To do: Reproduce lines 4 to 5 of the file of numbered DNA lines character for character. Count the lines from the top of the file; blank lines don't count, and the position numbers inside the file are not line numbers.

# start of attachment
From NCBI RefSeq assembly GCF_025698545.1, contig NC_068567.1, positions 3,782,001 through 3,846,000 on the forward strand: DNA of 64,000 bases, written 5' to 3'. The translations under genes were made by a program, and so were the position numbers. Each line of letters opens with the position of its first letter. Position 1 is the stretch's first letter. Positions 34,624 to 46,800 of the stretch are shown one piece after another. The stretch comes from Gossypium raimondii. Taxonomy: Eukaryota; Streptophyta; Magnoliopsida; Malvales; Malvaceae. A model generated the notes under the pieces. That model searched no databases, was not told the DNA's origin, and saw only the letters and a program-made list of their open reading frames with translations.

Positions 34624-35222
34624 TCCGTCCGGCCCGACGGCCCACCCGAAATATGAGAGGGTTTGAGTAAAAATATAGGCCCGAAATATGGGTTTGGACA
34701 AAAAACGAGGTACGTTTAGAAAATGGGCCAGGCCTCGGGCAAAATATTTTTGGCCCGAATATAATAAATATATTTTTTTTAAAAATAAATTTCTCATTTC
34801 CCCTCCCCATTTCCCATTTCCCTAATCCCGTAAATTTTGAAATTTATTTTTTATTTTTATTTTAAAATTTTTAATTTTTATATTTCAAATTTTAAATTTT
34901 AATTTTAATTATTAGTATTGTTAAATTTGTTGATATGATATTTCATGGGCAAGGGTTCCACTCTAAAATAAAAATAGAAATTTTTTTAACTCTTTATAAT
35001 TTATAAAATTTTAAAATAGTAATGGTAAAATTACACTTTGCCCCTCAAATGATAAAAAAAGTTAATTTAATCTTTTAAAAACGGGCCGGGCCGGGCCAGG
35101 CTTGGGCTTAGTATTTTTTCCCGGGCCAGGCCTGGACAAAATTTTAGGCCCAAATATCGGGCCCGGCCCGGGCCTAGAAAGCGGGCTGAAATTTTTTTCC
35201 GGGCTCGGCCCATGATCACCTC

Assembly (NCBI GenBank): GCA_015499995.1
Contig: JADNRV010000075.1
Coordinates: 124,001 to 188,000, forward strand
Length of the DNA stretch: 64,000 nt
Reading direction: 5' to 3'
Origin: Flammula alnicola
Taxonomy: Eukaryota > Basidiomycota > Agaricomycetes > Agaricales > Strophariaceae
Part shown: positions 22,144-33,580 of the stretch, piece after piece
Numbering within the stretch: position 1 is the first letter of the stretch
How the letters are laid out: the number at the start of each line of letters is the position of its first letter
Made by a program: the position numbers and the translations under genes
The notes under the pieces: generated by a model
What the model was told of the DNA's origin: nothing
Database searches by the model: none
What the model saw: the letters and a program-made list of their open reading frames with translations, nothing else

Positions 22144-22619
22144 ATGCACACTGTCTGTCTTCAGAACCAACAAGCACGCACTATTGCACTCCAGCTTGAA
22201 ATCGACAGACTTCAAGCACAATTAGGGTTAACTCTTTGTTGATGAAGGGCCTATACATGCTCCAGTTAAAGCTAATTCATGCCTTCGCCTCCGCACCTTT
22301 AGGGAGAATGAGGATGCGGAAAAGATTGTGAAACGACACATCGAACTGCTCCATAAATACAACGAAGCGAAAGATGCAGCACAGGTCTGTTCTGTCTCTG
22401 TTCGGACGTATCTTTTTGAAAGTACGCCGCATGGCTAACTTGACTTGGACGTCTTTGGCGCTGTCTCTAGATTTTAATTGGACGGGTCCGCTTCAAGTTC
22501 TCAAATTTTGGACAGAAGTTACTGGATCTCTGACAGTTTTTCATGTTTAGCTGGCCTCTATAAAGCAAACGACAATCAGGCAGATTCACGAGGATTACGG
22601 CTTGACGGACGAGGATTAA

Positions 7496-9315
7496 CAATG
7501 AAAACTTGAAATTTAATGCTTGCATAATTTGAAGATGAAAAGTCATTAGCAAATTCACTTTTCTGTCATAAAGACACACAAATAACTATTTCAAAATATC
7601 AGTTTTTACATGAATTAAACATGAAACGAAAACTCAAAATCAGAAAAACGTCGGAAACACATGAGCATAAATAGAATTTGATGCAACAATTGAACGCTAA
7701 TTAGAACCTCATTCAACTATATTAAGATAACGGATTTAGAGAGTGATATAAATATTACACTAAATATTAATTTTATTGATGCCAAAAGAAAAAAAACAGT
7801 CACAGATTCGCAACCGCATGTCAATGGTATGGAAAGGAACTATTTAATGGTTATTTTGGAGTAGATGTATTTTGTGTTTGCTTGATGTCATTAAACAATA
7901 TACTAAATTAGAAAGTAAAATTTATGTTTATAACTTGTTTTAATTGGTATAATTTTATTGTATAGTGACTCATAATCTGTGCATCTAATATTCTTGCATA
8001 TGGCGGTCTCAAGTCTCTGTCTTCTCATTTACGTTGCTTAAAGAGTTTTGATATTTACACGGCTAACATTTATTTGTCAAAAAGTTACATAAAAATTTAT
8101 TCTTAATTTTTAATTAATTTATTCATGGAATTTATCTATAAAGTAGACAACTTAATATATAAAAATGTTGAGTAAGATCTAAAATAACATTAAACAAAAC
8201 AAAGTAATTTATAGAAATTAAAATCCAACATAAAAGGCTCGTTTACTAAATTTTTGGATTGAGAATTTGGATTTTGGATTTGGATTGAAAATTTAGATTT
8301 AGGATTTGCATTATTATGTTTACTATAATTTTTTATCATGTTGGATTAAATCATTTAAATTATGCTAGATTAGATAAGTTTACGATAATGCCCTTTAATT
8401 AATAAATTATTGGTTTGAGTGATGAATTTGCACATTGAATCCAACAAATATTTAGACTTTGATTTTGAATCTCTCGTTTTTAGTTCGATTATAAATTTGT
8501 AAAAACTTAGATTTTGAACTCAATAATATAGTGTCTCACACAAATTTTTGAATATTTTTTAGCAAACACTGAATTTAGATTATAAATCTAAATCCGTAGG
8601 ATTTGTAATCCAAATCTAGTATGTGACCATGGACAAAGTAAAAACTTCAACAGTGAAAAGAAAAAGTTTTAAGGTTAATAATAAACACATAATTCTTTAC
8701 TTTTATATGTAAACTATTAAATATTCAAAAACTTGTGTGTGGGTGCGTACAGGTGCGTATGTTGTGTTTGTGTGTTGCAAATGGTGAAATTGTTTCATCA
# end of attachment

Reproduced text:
34701 AAAAACGAGGTACGTTTAGAAAATGGGCCAGGCCTCGGGCAAAATATTTTTGGCCCGAATATAATAAATATATTTTTTTTAAAAATAAATTTCTCATTTC
34801 CCCTCCCCATTTCCCATTTCCCTAATCCCGTAAATTTTGAAATTTATTTTTTATTTTTATTTTAAAATTTTTAATTTTTATATTTCAAATTTTAAATTTT